Names Categorized "baby animals"

This is a list of names in which the categories include baby animals.
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AGE (2)   f   Estonian
Estonian form of AGNES.
AGGIE   f   English
Diminutive of AGNES or AGATHA.
ÁGI   f   Hungarian
Diminutive of ÁGOTA or ÁGNES.
AGNĖ   f   Lithuanian
Lithuanian form of AGNES.
ÁGNES   f   Hungarian
Hungarian form of AGNES.
AGNÈS   f   French, Catalan
French and Catalan form of AGNES.
AGNES   f   English, German, Dutch, Swedish, Norwegian, Danish, Icelandic, Ancient Greek (Latinized)
Latinized form of the Greek name ‘Αγνη (Hagne), derived from Greek ‘αγνος (hagnos) meaning "chaste". Saint Agnes was a virgin martyred during the persecutions of the Roman emperor Diocletian. The name became associated with Latin agnus "lamb", resulting in the saint's frequent depiction with a lamb by her side. Due to her renown, the name became common in Christian Europe, being especially popular in England in the Middle Ages.
AGNESA   f   Slovak
Slovak form of AGNES.
AGNESE   f   Italian, Latvian
Italian and Latvian form of AGNES.
AGNESSA   f   Russian
Russian form of AGNES.
AGNETA   f   Swedish
Swedish variant of AGNES.
AGNETE   f   Danish
Danish variant of AGNES.
AGNETHA   f   Swedish, Norwegian, Danish
Scandinavian variant of AGNES.
AGNETHE   f   Danish
Danish variant of AGNES.
AGNEZA   f   Croatian
Croatian form of AGNES.
AGNIESZKA   f   Polish
Polish form of AGNES.
AGNIJA   f   Serbian, Macedonian, Latvian
Serbian, Macedonian and Latvian form of AGNES.
AIGNÉIS   f   Irish
Irish form of AGNES.
ANNICE   f   English
Variant of ANNIS.
ANNIS   f   English
Medieval English form of AGNES.
AUNE   f   Finnish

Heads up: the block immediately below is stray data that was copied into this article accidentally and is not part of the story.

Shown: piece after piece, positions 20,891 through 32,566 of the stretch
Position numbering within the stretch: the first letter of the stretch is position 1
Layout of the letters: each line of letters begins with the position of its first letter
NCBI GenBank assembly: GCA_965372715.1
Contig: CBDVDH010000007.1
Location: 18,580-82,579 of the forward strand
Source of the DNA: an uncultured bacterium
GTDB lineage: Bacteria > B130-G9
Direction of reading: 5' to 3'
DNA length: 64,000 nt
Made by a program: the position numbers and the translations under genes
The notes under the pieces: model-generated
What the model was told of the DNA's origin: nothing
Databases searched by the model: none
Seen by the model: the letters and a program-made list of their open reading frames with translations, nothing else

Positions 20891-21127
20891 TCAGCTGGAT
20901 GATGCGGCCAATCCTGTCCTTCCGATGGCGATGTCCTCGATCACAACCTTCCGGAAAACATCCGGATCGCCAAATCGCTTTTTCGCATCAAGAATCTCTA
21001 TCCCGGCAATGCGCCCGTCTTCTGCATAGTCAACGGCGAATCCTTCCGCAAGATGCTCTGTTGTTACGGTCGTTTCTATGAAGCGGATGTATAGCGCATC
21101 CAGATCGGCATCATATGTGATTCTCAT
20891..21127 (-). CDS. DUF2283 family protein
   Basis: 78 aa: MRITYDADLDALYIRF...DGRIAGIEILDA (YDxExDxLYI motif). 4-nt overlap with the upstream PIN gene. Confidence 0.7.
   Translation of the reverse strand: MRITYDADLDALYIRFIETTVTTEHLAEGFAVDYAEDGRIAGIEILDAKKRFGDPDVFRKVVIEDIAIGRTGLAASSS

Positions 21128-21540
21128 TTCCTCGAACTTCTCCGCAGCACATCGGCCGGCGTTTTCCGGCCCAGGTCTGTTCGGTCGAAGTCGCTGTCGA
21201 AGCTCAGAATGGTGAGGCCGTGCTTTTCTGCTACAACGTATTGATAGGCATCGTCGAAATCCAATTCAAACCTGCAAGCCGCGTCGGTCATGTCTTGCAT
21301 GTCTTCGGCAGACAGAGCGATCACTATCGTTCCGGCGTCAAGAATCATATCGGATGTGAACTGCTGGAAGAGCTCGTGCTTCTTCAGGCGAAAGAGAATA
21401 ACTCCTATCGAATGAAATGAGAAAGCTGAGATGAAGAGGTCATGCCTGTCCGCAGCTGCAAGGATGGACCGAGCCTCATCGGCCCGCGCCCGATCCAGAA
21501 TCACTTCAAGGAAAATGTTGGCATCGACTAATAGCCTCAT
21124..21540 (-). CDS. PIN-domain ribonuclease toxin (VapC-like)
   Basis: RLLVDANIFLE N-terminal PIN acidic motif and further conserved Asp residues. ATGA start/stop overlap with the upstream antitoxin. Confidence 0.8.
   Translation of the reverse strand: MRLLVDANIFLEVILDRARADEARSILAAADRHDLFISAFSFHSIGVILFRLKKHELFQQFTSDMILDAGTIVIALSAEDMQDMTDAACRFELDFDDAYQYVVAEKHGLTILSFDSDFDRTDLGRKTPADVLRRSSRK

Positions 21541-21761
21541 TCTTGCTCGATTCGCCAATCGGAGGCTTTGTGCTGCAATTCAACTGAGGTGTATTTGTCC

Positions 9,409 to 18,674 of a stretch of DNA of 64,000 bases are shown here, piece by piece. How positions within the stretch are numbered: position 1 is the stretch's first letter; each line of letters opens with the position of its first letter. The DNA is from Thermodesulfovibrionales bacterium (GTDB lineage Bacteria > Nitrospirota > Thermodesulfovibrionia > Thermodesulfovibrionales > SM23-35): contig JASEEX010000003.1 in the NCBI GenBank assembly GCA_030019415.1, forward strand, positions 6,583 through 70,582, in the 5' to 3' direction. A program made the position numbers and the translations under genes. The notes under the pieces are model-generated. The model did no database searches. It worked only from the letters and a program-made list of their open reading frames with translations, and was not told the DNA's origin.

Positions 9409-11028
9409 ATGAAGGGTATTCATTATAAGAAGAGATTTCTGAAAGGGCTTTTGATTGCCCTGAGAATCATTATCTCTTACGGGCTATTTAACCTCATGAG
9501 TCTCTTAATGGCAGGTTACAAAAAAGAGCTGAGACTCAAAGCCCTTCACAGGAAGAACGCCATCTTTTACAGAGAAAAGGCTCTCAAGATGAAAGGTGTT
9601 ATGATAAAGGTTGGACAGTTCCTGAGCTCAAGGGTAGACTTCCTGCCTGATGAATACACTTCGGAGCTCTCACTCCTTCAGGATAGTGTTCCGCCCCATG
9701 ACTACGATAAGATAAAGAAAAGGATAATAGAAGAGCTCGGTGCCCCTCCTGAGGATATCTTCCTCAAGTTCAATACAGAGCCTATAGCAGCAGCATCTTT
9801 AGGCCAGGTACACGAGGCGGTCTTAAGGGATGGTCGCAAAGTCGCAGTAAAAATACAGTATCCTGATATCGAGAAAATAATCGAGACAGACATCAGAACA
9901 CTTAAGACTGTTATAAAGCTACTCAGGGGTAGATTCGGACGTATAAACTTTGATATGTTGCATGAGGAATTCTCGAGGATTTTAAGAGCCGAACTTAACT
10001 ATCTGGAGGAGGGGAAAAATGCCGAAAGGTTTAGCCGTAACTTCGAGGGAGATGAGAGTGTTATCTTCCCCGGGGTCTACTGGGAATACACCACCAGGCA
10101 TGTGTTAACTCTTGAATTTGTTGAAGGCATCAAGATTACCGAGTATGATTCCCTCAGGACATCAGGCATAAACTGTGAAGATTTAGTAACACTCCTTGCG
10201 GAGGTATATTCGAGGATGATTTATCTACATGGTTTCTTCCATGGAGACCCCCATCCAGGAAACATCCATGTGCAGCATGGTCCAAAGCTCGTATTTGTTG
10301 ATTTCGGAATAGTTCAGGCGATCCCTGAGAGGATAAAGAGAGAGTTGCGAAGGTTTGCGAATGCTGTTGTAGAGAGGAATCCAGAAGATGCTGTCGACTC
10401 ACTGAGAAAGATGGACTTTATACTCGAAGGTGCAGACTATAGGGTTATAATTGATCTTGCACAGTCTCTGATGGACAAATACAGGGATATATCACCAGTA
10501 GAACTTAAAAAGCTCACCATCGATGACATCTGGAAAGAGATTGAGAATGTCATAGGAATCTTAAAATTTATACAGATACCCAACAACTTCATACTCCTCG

Finnish form of AGNES.
BUĞRA   m   Turkish
Means "baby camel" in Turkish.
CEREN   f   Turkish
Means "young gazelle" in Turkish.
DAMARIS   f   Biblical, Biblical Greek
Probably means "calf, heifer, girl" from Greek δαμαλις (damalis). In the New Testament this is the name of a woman converted to Christianity by Saint Paul.
DAMHÁN   m   Irish
Means "fawn" from Gaelic damh "stag, ox" combined with a diminutive suffix.
DAMHNAIT   f   Irish
Means "fawn" from Gaelic damh "stag, ox" combined with a diminutive suffix.
DEVNET   f   Irish
Anglicized form of DAMHNAIT.
DYMPHNA   f   Irish
Anglicized form of DAMHNAIT. This was the name of a 7th-century Irish saint who was martyred by her father. She is the patron saint of the mentally ill.
DYMPNA   f   Irish
Variant of DYMPHNA.
ELAIN   f   Welsh
Means "fawn" in Welsh.
FAWN   f   English
From the English word fawn for a young deer.
HAGNE   f   Ancient Greek
Greek form of AGNES.
HUMBERT   m   German, French, English (Rare), Ancient Germanic
Means "bright warrior", derived from the Germanic elements hun "warrior, bear cub" and beraht "bright". The Normans introduced this name to England, though it has always been uncommon there. It was borne by two kings of Italy (called Umberto in Italian), who ruled in the 19th and 20th centuries.
HUMPHREY   m   English
Means "peaceful warrior" from the Germanic elements hun "warrior, bear cub" and frid "peace". The Normans introduced this name to England, where it replaced the Old English cognate Hunfrith, and it was regularly used through the Middle Ages. A famous bearer was the American actor Humphrey Bogart (1899-1957), who starred in 'The Maltese Falcon' and 'Casablanca'.
HUMPHRY   m   English (Rare)
Variant of HUMPHREY.
HUNBERCT   m   Ancient Germanic
Germanic form of HUMBERT.
HUNFRID   m   Ancient Germanic
Germanic form of HUMPHREY.
IINES   f   Finnish
Finnish form of AGNES.
INÉS   f   Spanish
Spanish form of AGNES.
INÈS   f   French
French form of INÉS.
INÊS   f   Portuguese
Portuguese form of AGNES.
INES   f   Italian, Slovene, Croatian
Italian, Slovene and Croatian form of INÉS.
INEZ   f   English
English form of INÉS.
JAGIENKA   f   Polish
Diminutive of AGNIESZKA.
JAGNA   f   Polish
Diminutive of AGNIESZKA.
JAGUSIA   f   Polish (Rare)
Diminutive of AGNIESZKA.
JANJA   f   Croatian, Serbian